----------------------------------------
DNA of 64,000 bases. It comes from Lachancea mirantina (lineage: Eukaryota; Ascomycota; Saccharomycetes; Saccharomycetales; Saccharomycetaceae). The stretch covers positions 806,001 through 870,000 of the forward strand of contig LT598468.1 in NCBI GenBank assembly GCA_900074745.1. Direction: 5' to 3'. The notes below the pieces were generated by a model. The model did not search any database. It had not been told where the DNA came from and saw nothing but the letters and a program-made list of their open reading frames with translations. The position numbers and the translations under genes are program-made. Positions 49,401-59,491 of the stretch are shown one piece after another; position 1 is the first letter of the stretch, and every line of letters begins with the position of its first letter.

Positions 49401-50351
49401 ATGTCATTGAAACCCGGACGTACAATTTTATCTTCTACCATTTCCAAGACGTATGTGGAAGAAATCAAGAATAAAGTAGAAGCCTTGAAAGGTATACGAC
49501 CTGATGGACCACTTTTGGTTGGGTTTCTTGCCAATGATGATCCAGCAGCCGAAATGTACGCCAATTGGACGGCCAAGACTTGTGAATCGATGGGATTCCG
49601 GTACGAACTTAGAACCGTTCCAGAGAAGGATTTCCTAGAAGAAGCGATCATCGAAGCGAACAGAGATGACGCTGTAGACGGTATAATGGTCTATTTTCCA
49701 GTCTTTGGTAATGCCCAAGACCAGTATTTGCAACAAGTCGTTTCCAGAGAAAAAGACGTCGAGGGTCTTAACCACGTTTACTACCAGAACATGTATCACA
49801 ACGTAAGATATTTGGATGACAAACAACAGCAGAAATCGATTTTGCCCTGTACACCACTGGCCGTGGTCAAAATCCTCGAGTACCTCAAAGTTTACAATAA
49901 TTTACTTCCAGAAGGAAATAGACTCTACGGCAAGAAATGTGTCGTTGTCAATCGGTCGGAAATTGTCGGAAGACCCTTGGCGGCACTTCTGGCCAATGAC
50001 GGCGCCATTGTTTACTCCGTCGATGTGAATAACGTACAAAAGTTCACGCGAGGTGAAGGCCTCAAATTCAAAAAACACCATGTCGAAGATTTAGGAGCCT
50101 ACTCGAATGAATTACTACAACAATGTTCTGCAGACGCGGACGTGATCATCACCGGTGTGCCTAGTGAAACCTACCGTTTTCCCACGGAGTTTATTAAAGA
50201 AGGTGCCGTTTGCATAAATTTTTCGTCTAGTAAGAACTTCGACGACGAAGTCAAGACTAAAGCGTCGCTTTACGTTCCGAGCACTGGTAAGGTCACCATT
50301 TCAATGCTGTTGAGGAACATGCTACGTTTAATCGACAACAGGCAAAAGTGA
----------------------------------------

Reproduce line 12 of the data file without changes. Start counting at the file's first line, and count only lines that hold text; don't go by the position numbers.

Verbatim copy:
50301 TCAATGCTGTTGAGGAACATGCTACGTTTAATCGACAACAGGCAAAAGTGA